For businesses of all shapes and sizes, the COVID-19 pandemic has made a rough go of things.
Retailers, airlines, cruise lines, and hotels have all realized significant declines in revenue and profits as the outbreak has temporarily shuttered businesses and limited travel. The freelance community has felt a trickle-down effect as writers, programmers, graphic artists, and others witness their clients redirecting funds once earmarked for content creation, application development, and marketing campaigns.
You may notice a decline in work from some of your steady customers, but you must also recognize that business is cyclical. Throughout your career, there will be lean periods, and there will be bountiful times. The key to survival for freelancers is staying mentally and professionally viable under what seems like even the most bizarre circumstance. So, until your workload gets back up to snuff, consider redirecting your own creativity.
Here are some ways that several types of freelancers can continue to stay sharp despite the current challenges:
Minding Your General Well-being
This health crisis has been financially debilitating for many people and emotionally unsettling for almost all.
Sheltering in place and forsaking most personal interaction is so foreign that following these guidelines elicits bouts of cabin fever— and a bit of soul searching.
For any freelancer—to maintain clarity and hone your skills—board games and binge-watching must eventually give way to more constructive pursuits. Hiking, biking, walking, running, and plenty of other activities, are all great ways to stay physically fit and release endorphins that have a calming influence on the mind and body.
On the professional end, each type of freelancer might now have opportunities to apply trades toward creative activities for which time had previously not allowed.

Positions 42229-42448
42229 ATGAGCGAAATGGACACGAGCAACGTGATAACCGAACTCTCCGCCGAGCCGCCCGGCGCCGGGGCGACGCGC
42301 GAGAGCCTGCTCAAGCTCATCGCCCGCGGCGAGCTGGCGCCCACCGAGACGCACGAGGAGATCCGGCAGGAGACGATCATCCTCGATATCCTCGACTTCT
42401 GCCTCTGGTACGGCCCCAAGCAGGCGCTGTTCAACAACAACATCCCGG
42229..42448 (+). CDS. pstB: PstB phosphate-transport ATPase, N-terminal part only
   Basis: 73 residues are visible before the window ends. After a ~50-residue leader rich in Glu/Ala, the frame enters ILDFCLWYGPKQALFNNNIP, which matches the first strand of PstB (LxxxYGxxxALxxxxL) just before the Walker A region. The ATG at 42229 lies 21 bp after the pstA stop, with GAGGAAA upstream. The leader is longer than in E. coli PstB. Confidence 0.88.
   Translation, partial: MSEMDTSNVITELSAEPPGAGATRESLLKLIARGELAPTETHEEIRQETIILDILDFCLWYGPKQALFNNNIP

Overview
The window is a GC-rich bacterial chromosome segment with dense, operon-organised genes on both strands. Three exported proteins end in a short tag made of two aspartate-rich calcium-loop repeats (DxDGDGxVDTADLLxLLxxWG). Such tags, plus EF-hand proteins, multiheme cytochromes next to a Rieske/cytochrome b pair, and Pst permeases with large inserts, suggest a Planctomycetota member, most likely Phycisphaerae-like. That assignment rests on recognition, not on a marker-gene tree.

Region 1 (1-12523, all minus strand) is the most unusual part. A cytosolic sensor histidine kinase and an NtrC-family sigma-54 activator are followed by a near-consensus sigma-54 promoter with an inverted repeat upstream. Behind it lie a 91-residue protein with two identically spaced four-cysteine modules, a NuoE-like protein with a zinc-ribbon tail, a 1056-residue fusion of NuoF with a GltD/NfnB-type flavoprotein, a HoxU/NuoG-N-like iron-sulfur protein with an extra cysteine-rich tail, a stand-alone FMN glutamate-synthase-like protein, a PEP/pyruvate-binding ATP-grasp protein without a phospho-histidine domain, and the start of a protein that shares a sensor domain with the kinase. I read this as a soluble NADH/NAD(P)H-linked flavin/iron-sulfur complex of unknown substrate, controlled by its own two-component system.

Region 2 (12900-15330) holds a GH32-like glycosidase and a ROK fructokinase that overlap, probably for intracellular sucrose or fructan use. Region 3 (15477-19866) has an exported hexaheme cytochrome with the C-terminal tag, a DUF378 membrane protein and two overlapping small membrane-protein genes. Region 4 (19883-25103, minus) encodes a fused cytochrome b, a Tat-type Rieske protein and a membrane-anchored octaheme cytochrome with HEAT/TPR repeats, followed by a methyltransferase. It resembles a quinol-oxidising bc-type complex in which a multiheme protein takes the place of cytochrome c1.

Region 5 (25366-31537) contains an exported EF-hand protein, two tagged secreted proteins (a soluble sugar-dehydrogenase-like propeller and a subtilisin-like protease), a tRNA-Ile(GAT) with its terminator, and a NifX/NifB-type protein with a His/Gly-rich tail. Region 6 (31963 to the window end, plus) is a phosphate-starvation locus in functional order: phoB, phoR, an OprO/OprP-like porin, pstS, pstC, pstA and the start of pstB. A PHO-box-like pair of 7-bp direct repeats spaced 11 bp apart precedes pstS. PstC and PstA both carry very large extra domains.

Honing Your Specific Skills
When you create several articles or blog posts per week, it may not be appealing to envision writing one more word in your spare time.
And yet, most writers typically have a pet project on the back burner. It might be a non-fiction book or a biographical novel, and writing the intro or picking up where you left off will help serve two purposes. You can keep your wordsmithing fresh, and tackle topics that you’re truly passionate about.
For most large companies, software development is a vital part of maintaining a competitive advantage. However, some businesses may need to trim spending on tech until sales approach pre-COVID levels.
Many developers, by the very nature of their credentials, might have been approached by family or friends who have ideas for games or utility apps. Do any of those concepts have merit? Do you have a prototype of your own that needs some attention? Now’s the time to ask yourself those questions, and act accordingly.
With more resources allocated to payroll and operations, your clients may be less focused on marketing efforts.
This may be the ideal opportunity for you to boost your own image as a graphic artist. It might be as simple as creating a new logo or as complex as completely overhauling a website but in either case, the downtime you might be experiencing can give you a chance to beef up your portfolio, and build your own brand.
With the pace of technology in digital imagery, it might seem that keeping up with industry movements and trends might be difficult when you have a calendar full of gigs.
If you’re experiencing a decrease in bookings, use the free time to take an online course in high dynamic range or macro photography. Diversifying your offerings can be an effective way to reload that calendar once the coronavirus restrictions are lifted and pent-up demand surfaces.
Most clients would probably rather train under your direct tutelage, but the pandemic has severely restricted the ability for fitness instructors to hold in-person, one-on-one, or small group training sessions.
If you look at the recent successes of companies such as Peloton, its popularity amid the chaos may give you an indication of how to create new delivery channels for your services. Bigger gaps in scheduling may afford you time to develop virtual training modules, which can become dependable sources of revenue even after the crisis subsides.
Make the Most of It
Lemons and lemonade. Clouds and silver linings.
Your experiences tell you that freelancing does not represent a straight downhill path to prosperity. There will be hurdles to cross in your freelancing career— even those of the unprecedented variety. Thus, as agility has always been important to large corporate entities, remaining nimble and responsive is equally important to your small business.
For both your personal and professional selves, focusing on adaptability and growth will push you through good times as well as bad. To help further your freelance career, visit UnlimitedEffect for the most compelling and comprehensive advice in any market conditions.